Week of March 7

960_centanniIn the six months or so that I’ve been following Edward around on Arthur Avenue, I don’t think I have seen him buy tuna or salmon or halibut or any other big predator fish. He always buys the stuff way further down the ocean food chain: clams, squid, cuttlefish, and octopus, sardines and whiting, monkfish, little black bass from Montauk, and Atlantic flounder. He buys these fish because he likes them, but the truth is, we all should be eating more humble species of seafood. (Imagine, the Connecticut River was once hosted one of the greatest salmon populations in the East.) So he’s enjoying the Maine sardines while they are still in, ditto the tinker mackerel. Edward either broils them (in the fireplace for dinner) or fries them. He dunks them in milk and then in coarsely milled flour he gets in Italy. (“The milk acts as a paste for the flour,” he says, every time we fry together.) I use Wondra flour and get the same results.

Rest sardines in milk while you heat about 1 1/2 inches oil in a non-stick skillet
or well-seasoned cast iron pan, then dredge in flour.


Drop the sardines in the oil and fry for a few minutes on each side. Drain and add salt. Eat them like corn on the cob!

Either way, when they eat fish for lunch they have a green salad with it, and a piece of cheese, and when they eat fish at dinner, they have it with a boiled potato and a vegetable, this week, lots of Swiss chard. Edward said he and Ellie never eat salad at night because they don’t sleep well if they eat raw stuff before going to bed. The same goes for pasta, which they really only have once a week or so, unless there’s company, because company always hopes for pasta if Edward is cooking. Edward couldn’t remember whom he had over, but he did remember the pasta course he made: baked pasta with clams and brandy, one of my favorites.

Edward picks up a load of chicken bones most Fridays from Biancardi’s—I don’t think they charge him—and makes about 2 quarts of stock, enough to fuel the week’s worth of soups. He made a soybean soup using frozen soybeans (onions and garlic sautéed in oil, then tomatoes, then the soy beans and stock). The next day he added frozen cranberry beans from his garden and elbow pasta (always cook the pasta separately). And the third time he ate it, he wilted a handful of spinach into the now soy and cranberry bean soup. (You see the benefit of not cooking the pasta in the soup? It would have been wheaty and mushy by now.)

Once every two weeks or so Edward makes veal liver with onions for Ellie. She has a long history of anemia. Indeed, she tells this southern gothic horror tale of getting a blood transfusion when she was a child. Her parents were worried she was not robust enough, so her father, who was the powerful CEO of the First National Bank of Tennessee, managed to intimidate a young clerk into donating his blood to my mom. She says she remembers the tube connecting him to her, as his blood was drained into her arm, and how terrified he looked. He recovered, I assume, though my mother’s family in Memphis is littered with people who never recovered from encounters with them.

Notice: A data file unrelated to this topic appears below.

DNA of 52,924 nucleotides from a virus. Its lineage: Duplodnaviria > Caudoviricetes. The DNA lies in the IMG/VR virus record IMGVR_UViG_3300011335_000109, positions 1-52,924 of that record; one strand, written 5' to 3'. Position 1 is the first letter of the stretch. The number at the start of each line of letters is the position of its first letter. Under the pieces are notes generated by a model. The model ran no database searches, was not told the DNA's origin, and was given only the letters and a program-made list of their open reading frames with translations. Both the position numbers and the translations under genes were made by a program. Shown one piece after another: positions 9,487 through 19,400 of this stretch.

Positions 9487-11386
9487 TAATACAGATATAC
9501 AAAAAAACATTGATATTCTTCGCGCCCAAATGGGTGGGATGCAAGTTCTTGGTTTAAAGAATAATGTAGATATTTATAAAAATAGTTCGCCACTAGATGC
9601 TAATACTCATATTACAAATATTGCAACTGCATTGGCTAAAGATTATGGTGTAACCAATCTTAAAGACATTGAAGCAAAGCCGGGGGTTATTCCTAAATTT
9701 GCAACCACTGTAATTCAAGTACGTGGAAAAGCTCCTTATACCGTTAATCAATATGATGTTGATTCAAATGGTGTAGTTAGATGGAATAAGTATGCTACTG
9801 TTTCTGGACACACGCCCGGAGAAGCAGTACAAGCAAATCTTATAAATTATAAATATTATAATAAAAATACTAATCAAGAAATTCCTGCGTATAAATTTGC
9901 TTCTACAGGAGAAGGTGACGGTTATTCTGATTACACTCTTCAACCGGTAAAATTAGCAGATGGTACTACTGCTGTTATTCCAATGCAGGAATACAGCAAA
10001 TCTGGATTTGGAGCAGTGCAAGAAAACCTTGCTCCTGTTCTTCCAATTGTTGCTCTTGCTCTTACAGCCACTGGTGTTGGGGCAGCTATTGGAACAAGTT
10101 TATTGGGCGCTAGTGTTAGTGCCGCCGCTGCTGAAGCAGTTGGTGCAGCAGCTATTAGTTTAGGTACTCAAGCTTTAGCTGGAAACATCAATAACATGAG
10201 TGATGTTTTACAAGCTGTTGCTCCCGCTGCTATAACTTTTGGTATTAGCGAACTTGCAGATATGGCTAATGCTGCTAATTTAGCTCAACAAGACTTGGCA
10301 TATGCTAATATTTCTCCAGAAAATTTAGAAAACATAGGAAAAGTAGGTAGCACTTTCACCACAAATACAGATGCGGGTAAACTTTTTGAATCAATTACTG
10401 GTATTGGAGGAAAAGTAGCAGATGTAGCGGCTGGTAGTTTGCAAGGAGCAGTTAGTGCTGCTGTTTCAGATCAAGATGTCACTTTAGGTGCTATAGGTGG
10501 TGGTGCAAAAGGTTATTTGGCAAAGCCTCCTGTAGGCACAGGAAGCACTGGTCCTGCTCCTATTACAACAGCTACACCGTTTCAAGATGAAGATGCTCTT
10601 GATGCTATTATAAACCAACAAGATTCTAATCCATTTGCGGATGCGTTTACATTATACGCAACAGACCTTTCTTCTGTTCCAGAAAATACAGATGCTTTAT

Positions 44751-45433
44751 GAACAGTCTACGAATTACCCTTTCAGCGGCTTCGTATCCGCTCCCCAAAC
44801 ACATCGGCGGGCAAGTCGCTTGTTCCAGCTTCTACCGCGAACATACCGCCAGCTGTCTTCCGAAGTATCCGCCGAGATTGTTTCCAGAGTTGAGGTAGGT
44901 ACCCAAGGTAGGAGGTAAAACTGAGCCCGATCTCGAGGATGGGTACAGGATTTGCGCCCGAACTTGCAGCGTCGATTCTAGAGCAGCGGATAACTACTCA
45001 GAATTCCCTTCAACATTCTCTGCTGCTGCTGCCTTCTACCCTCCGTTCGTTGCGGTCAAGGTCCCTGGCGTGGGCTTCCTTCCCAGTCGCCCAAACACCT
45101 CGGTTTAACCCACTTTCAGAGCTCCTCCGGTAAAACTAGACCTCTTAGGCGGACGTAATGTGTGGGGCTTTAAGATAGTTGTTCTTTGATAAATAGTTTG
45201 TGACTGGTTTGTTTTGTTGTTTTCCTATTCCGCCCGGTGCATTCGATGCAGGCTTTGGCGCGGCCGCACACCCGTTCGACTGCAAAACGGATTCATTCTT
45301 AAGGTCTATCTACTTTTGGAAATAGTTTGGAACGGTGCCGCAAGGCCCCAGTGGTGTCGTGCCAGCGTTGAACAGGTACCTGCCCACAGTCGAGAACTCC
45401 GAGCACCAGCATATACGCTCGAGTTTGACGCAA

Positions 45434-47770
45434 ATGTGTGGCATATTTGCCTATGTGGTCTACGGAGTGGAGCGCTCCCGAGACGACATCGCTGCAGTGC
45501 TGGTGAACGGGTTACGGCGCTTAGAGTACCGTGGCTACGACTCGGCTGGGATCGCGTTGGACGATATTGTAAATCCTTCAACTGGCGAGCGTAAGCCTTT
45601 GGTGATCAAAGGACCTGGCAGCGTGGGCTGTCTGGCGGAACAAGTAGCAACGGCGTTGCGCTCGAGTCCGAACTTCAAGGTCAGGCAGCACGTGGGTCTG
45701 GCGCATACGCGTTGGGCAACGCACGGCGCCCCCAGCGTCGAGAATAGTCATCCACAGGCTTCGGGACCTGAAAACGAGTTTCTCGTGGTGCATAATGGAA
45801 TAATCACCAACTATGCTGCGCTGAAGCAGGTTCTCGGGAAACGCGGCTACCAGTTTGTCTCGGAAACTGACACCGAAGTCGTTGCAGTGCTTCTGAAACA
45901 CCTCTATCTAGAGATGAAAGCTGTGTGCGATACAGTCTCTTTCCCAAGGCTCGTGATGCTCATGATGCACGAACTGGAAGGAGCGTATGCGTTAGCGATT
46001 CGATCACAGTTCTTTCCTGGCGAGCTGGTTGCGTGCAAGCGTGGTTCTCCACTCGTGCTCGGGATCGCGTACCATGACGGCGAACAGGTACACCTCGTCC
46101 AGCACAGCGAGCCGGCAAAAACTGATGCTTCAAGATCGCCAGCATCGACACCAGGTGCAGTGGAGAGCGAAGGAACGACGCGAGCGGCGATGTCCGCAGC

When you first enter the big communal green market on Arthur Ave (across the street from the communal parking), to the left is an Italian seed stand. Edward bought his favorite tomato cultivar, Pomodoro Cuor Di Bue, which he said has the best flavor Edward’s been angling to get some wooden baccala boxes from Randazzo’s to start his tomatoes in, though he’s got two going in the sitting room right now.


It’s been too cold in Katonah, NY where Ed and Ellie live to start tomatoes in the cold frame, although they have managed to get arugula out of that frame all winter long, and every time I’ve had the salad with them they both carry on about how miraculous it is, the ever-producing cold frame, like the oil in the Hanukkah lamp.

Baked Pasta with Clams and Brandy
Serves 4

You can substitute the monkfish for codfish. Codfish cooks quicker, so add it at the same time as the clams. You can also add ½ pound shelled, deveined shrimp at the same time as the clams, which will make the portions humongous, or serve 5.

2 tablespoons olive oilPasta-clams-and-brandy
2 tablespoons minced garlic
2 cups crushed tomatoes (I prefer whole tomatoes canned in water, drained and crushed)
1 tablespoon chopped fresh basil
1 teaspoon dried oregano
Salt and hot pepper flakes to taste
½ pound monkfish or codfish, cut in chunks about 2 inches square
½ pound pennazzoli, rigatoni, or penne (see Note)
½ pound chopped clam meat (with liquor)
¼ cup brandy
2 tablespoons unsalted butter
2 tablespoons grated Parmesan cheese (optional)

  • Preheat oven to 450.
  • Heat the olive oil in terracotta pot or deep sauté pan with a fitted top. Add garlic, and cook about 2 minutes until soft but not brown, and add tomatoes. Cook 8 minutes, until the tomatoes become saucy and aromatic. Add the basil, oregano, monkfish, salt and hot pepper. Cook 5 minutes, until the monkfish are opaque.  The fish will shrink some. It is okay.
  • In the meantime, bring a pot of salted water to a boil and cook the rigatoni for 5 minutes. Drain and add to sauce. Add the clams, brandy, and butter. Cover and bake until pasta is al dente, about 20 minutes.
  • Serve garnished with Parmesan cheese, if you like.

Note: A thick walled pasta will need to cook a few minutes longer than a thin walled pasta. The most common supermarket brands from Italy, like de Cecco and Barilla, are thick walled. A thinner-walled pasta is best.


2 Comments on “Week of March 7

  1. I am so enjoying your blog Gena. Beautifully written, fascinating, inspiring. This is one recipe I’ll be making soon. Looking forward to the book.

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